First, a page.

If the campus property is on either side of the street then the property is not contiguous. If the campus owns the street, then it is and the drive can be included within the lighting boundary.

You can only exempt the light from within your project boundary if the city is requiring this light. And then this needs to be proven in writing from the city's ordinance or some official communication from the city. Employees from my local city have told me that it is their responsibility alone to provide lighting on the streets they control.

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Sara Zoumbaris Sustainable Design Consulting
Mar 04 2015
LEEDuser Member
269 Thumbs Up

Government Site with Statues/ War Relics

Project Location: United States

We are working on a government facility which will potentially have Statues and/ or large War Relics displayed on-site. Could the lighting for these types of items be considered, "special feature area" which is referenced in the ASHRAE 90.1-2007 Table 9.4.5?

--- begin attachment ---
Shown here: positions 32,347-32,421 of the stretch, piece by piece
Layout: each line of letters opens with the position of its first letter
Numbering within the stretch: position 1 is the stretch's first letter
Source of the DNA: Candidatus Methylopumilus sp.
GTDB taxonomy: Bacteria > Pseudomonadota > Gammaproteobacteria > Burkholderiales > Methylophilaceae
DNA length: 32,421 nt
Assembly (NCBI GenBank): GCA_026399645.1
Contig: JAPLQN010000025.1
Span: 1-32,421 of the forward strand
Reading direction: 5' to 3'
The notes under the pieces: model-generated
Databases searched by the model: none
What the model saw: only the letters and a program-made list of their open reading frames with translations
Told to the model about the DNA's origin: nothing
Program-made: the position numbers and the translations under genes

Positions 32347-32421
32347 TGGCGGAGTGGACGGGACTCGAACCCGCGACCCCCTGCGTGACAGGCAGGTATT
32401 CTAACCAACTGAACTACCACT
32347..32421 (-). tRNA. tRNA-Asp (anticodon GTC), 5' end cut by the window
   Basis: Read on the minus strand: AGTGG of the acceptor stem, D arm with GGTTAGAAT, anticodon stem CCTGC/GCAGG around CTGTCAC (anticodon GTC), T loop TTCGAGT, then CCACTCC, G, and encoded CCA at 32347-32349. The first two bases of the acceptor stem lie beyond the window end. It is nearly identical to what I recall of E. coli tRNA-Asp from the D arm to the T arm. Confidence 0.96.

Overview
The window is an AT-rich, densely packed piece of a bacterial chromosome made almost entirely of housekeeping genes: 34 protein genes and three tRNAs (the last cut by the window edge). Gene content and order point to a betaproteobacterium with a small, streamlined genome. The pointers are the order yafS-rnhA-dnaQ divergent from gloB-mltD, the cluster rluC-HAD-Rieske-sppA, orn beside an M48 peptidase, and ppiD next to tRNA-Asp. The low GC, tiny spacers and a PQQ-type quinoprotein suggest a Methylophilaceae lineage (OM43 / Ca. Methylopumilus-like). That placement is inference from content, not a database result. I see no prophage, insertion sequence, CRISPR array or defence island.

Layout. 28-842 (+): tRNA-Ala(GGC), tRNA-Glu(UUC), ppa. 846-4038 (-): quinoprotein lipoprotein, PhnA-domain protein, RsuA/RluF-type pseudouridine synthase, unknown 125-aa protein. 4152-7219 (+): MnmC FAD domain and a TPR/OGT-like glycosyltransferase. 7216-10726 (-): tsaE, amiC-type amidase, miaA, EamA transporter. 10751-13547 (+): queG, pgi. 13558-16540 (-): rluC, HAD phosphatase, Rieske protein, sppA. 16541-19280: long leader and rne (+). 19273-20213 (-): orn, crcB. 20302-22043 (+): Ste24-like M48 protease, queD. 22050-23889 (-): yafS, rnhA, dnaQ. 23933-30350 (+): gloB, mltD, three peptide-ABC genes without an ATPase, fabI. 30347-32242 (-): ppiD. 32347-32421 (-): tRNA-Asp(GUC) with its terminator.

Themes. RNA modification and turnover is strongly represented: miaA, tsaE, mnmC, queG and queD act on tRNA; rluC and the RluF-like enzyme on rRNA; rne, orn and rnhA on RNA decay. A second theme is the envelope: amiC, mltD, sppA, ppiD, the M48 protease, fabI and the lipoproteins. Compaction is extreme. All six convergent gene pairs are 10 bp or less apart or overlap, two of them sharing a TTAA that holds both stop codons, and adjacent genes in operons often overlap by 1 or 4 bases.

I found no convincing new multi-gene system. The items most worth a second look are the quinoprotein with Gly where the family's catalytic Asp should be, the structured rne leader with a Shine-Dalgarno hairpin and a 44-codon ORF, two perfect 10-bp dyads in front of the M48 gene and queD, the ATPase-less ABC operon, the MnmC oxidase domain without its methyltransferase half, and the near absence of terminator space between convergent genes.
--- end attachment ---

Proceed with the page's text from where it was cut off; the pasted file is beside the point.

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Bill Swanson PE, LEED AP, Integrated Architecture Mar 05 2015 LEEDuser Expert 17325 Thumbs Up

I think it would be fair to call it a special feature area.

Your bigger problem is going to be the uplight.

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Sara Zoumbaris Sustainable Design Consulting Mar 05 2015 LEEDuser Member 269 Thumbs Up

Bill, thanks for your input. Yes, there will most likely be uplighting around these features and I wanted to know if I had the option to "trade" this lighting, as a special feature, which is allowable per Table 9.4.5 in the ASHRAE handbook.

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Peter Lindabury Project Manager GHD
Feb 06 2015
LEEDuser Member
24 Thumbs Up

LEED Boundary on Military Base

We have a project located on a military base where we are lighting a parking lot classified in an LZ3 zone. Our calculations show we are getting 0.01 vertical foot-candles in the parking lot across the road from our construction work area. The parking lot across the road is also part of the military base. Can the credit be achieved with a LEED boundary and the noted light levels being across the road in the other parking lot?